Some large trees have steadfastly endured for hundreds, even thousands of years, surviving through generations of humans and other plants and animals – but how they do this has been a mystery.
Researchers have now shown that Ginkgo biloba trees, some of the oldest on Earth, don’t enter senescence, the declining division and growth of cells that inevitably results in aging and death, and retain strong resistance to external stressors.
“Ginkgo biloba is a living fossil, which originated about 280 million years ago,” says first author Li Wang from Yangzhou University in China; with no living relatives in the division Ginkgophyta, it has survived glaciations and lived alongside dinosaurs.
It grows widely at different latitudes and elevations, with many of the current specimens distributed in China, Japan and Korea, among other countries.
In China, especially, “hundreds of G. biloba trees aged over 1000 years still grow well and luxuriantly and produce large numbers of seeds,” says senior author Jinxing Lin from the Beijing Forestry University.
“This phenomenon is of great interest to us. How long can these old Ginkgo trees live?”
To explore how they survive so long, the team conducted RNA sequencing of the vascular cambium – the main growth tissue in the stem that produces inner wood cells and outer bark cells – in 15- to 667-year-old Ginkgo trees.
Most previous research on the aging of trees investigated the leaves, which is inappropriate with Ginkgo, a deciduous tree that loses its leaves each year.
“We therefore selected the vascular cambium,” says Wang, “which can better reflect the aging processes since it is indeterminate and continues to function throughout the lifespan of the tree.”
They expected that 600-year-old trees would show signs of senescence, along with marked differences to their 20-year-old juniors.
But, although several genes related to cell division, expansion and differentiation showed reduced expression in the old trees, there was no significant increase in the expression of genes related to senescence.
The old trees also had similar leaf areas, efficiency of leaf photosynthesis and seed germination rates to their younger counterparts and retained high expression of genes associated with disease resistance and synthesis of protective metabolites.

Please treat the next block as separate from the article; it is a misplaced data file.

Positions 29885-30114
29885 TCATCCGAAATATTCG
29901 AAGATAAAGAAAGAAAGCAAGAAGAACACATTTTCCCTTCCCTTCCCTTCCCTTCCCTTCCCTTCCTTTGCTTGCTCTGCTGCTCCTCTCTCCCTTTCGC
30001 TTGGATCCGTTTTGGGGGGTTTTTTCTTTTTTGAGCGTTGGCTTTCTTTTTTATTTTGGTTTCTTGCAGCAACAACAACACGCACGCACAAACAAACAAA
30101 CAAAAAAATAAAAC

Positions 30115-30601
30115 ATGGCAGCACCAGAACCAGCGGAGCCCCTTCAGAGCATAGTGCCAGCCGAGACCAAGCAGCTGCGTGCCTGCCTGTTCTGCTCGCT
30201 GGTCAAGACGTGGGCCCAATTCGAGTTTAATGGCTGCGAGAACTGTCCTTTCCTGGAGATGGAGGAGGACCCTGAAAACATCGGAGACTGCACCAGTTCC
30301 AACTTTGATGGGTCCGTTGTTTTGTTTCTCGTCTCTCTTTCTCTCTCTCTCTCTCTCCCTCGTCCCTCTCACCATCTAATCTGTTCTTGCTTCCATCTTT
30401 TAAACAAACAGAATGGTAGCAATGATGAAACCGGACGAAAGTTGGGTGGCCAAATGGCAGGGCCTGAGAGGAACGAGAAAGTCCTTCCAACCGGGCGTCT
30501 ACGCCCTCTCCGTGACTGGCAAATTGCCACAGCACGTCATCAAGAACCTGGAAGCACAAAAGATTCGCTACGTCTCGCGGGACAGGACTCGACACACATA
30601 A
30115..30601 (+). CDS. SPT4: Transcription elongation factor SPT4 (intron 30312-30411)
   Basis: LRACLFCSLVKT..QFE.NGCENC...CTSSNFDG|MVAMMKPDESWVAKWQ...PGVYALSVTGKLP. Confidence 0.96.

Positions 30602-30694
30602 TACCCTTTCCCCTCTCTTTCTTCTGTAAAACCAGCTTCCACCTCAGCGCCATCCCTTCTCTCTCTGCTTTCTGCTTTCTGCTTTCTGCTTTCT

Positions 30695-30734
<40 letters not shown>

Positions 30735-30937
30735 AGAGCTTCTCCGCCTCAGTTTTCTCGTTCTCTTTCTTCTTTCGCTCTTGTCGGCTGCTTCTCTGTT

“It seems that the vascular cambium in G. biloba retains the capacity for continuous growth for hundreds of years or even millennia, and this may enable G. biloba to escape senescence at the whole plant level in the absence of outside accidents,” says Lin.
“On top of this, the remarkable maintenance of expression of genes associated with biotic stress was unexpected. In humans, for example, our immune systems gradually become compromised with age.”
The team expects that most ancient trees are likely to have this longevity mechanism whereby the continuous division of the vascular cambium can compensate for the aging process, similarly to cancer or germ cells in animals.
So, if the trees don’t enter senescence, how do they die?
“This is a difficult question,” says Wang.
Most trees die from diseases, pests and other environmental stressors such as extreme weather or bush fires.
These causes aside, plants and animals have dramatically different developmental patterns, explains co-senior author Richard Dixon from the University of North Texas, US, especially in their post-embryonic stage.
In most animals, organs and tissues show little difference over the lifespan, apart from growth, maturation and eventually senescence and death. Plants, on the other hand, constantly form new organs and tissues, which might help them avoid the whole-plant senescence process.
Senescence might still occur with trees older than 1000 years, a possibility that can’t be ruled out with the current study, notes Dixon.
More information should come to light with new methods for analysing an organism’s entire genome, as used in the present study, which have only recently become available.
It should be noted that the research, not easy to do with old trees because they grow slowly and their lifespans dwarf ours, is a “static snapshot” of the tree’s status at the time of harvest, says Dixon, noting that it would be more challenging to work out how different ages respond to stress in real time.
The paper is published in the journal Proceedings of the National Academy of Sciences.
Natalie Parletta is a freelance science writer based in Adelaide and an adjunct senior research fellow with the University of South Australia.
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